Washington Water Watch 
March 2016

In This Issue
Takeaways from the Legislative Session
Spokane River Petition
Water Report
Thanks for Attending Winter Waters!
Save the Date
Take the Earth Day Challenge!
Keep Our Rivers Flowing!
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Upcoming Events
April 20
Hosted by Washington Water Trust, this year's festival will be held in Seattle at SIFF Cinema Uptown at 5:30 pm.
May 3 is Give BIG!
Support CELP on May 3rd, our community's biggest day of giving of the year. Learn more here.

June 8
Celebrate Water
Ivar's Salmon House 
Join CELP staff, board and supporters to celebrate CELP's accomplishments and honor Professor William H. Rodgers with the Ralph Johnson Water Hero Award.
Spring has Sprung!

Dear Friends of CELP,

Spring is here, and with it the end to a very wet winter. This year's snowpack is in good shape, but we cannot forget about last year's drought and its devastating impact on our rivers and streams. Climate change predictions are that we will see a lot more winters like last year, and we need to act now to prepare for more winters where precipitation falls as rain instead of snow, resulting in low stream flows when fish need water most. That's why CELP fights for better management of Washington's water resources. 

The Black River - WA Dept. of Fish and Wildlife
We continue to work in Olympia, fighting new legislation that could take water out of our rivers and streams, and advocating for more sustainable management of Washington's water resources for both people and fish. 

CELP also continues to fight for water resource protections in court. Most recently in a victory for protection of Washington's rivers and streams, the Washington Supreme Court denied reconsideration of its Foster v. Ecology decision. The one page Order, issued without comment, means that Foster's ruling, barring the use of the overriding consideration of the public interest exception to allow appropriations of water that impair instream flows will stand.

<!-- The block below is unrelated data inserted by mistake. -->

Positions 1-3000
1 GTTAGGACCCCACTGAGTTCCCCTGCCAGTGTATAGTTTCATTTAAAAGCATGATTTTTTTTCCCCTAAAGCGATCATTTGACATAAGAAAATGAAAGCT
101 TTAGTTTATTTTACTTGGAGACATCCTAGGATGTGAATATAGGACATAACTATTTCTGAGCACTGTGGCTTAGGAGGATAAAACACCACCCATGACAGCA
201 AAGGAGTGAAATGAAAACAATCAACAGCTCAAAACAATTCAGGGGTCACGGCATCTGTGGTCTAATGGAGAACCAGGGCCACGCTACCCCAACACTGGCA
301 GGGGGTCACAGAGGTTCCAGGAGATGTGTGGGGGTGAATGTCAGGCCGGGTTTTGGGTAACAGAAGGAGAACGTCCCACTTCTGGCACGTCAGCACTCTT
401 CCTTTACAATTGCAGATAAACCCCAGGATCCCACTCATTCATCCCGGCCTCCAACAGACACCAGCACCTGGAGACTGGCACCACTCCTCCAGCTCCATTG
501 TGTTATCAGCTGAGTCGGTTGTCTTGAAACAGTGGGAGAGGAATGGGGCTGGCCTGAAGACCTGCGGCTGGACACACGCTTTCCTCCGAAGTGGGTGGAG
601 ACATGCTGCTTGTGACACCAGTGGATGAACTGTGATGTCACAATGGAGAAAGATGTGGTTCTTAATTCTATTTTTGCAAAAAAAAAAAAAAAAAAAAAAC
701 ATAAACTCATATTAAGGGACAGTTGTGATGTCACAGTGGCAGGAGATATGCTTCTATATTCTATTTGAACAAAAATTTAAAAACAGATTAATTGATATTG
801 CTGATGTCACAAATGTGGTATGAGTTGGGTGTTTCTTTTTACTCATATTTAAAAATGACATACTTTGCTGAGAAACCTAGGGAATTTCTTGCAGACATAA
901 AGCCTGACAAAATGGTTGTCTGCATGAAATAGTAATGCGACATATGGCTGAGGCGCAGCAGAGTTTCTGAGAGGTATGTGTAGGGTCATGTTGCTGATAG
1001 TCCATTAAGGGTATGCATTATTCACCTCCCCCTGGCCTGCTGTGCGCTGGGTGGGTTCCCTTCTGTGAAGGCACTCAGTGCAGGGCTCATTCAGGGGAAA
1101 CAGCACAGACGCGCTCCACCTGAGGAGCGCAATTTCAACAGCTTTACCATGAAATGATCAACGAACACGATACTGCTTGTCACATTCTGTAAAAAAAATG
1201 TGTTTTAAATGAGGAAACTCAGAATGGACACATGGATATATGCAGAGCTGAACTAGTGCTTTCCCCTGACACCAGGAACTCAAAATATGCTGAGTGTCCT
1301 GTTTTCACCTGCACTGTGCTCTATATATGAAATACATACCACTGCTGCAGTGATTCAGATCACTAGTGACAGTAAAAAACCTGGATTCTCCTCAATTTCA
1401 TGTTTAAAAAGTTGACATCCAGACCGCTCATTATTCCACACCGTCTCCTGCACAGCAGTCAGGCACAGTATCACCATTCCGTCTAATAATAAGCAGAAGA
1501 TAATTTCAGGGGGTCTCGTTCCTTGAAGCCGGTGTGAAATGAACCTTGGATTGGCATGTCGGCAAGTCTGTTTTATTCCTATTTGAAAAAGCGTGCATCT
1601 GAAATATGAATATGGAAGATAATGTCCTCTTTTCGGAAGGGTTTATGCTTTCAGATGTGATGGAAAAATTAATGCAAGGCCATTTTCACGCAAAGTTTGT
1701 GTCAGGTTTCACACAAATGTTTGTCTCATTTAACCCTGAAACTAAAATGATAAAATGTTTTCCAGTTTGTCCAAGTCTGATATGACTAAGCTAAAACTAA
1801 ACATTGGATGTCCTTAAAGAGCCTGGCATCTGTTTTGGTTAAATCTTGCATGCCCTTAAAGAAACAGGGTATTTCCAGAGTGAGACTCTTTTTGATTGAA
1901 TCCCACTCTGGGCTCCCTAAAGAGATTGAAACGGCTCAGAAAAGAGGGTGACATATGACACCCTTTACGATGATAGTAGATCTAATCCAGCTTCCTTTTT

Foster also held that other, out-of-kind environmental improvements cannot compensate for the loss of water in-stream will remain in place. This again emphasizes the Court's view that instream flows are to be given meaningful protection, as stated in both Foster and the Court's earlier Swinomish decision. 

In this issue, you'll find an article on the takeaways for water resource issues from the legislative session, our petition for higher water flows on the Spokane River, an article by CELP Staff Attorney Dan Von Seggern on protecting instream resources in Washington, and more.
CELP continues to work tirelessly to protect Washington's freshwater resources and ensure wise and sustainable water management for future generations. We thank you for your dedicated support of our mission.

Best water wishes, 
The Wenatchee River on a beautiful March day

Trish Rolfe
Executive Director

P.S. If you're not a member of CELP yet, please become one today by donating on our website!

Water in the Legislature - Takeaways
By Trish Rolfe

The 2016 Legislative Session has come to a close, and water resource issues were again a top priority. CELP successfully fended off several dangerous water bills including the bad Skagit River Bills from last year, and worked with our allies to pass a few bills that we amended. These bills are: